Tom Horton was born and raised on the Eastern Shore of Maryland; he grew up hunting, fishing, and consorting with watermen. As a reporter on Chesapeake Bay for the Baltimore Sun (1972–87), he won numerous local and national awards, including the National Wildlife Federation's Conservation Communicator of the Year, the Scripps-Howard Meeman award for best conservation series (on the Amazon jungle), and the Kenny Rogers national award for hunger reporting (on the Ethiopian famine). He is the author of Turning the Tide: Saving the Chesapeake Bay and Bay Country, a series of essays on the Chesapeake environment, which won the John Burroughs Medal.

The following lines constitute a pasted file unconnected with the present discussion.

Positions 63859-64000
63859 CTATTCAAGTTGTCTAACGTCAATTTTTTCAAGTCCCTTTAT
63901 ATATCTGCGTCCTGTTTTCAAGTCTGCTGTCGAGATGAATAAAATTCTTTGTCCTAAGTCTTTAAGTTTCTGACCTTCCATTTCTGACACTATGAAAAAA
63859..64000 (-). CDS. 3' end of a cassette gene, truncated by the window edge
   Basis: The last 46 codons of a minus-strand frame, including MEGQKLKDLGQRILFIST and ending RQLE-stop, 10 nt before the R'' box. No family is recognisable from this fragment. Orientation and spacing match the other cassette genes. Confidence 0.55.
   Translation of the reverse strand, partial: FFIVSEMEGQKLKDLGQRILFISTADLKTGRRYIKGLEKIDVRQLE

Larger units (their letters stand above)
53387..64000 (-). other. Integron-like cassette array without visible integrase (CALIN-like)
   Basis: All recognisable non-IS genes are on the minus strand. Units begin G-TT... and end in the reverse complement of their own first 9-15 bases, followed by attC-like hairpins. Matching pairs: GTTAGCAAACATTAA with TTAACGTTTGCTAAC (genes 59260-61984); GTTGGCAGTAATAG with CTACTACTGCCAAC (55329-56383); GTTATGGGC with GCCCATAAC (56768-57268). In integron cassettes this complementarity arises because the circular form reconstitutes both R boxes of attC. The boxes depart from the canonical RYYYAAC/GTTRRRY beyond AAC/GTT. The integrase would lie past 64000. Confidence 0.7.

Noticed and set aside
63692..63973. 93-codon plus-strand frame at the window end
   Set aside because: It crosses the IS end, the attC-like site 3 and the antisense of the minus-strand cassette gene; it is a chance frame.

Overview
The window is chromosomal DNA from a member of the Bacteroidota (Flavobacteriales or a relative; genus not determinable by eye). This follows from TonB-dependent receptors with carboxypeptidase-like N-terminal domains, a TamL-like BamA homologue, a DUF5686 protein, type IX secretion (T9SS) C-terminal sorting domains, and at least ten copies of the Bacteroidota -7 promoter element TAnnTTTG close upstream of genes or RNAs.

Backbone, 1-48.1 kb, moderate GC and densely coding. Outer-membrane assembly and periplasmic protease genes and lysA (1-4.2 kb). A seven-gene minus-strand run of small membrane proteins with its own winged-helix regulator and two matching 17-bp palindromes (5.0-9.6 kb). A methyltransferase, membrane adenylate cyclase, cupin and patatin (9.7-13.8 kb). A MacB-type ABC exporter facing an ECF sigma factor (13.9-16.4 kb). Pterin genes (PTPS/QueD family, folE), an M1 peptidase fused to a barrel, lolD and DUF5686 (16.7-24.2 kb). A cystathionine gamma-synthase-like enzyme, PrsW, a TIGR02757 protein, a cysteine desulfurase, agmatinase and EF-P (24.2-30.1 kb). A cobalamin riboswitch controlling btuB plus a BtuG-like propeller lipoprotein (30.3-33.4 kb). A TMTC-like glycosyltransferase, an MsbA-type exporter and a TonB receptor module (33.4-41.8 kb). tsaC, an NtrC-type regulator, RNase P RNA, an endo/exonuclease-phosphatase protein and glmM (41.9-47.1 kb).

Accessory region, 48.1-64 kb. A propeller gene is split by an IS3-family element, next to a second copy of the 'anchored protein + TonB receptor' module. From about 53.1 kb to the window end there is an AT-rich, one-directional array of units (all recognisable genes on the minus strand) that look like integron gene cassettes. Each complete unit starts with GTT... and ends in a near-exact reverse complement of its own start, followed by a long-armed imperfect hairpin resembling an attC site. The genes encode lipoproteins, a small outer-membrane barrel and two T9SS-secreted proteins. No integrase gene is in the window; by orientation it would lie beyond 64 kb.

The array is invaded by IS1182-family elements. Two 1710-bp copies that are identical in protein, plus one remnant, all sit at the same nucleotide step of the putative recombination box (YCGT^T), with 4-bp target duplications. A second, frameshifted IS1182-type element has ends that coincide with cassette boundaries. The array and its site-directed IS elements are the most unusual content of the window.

Hulbert Footner's literary career earned him international stature from the early 1900s until his death in 1944. Canadian by birth, he is honored in his adoptive state of Maryland, which he sensitively portrayed in historical narratives about its tidewater hardiness and spirit of toleration. His most enduring book, Rivers of the Eastern Shore, is beloved by those devoted to the character and culture of this bountiful region.

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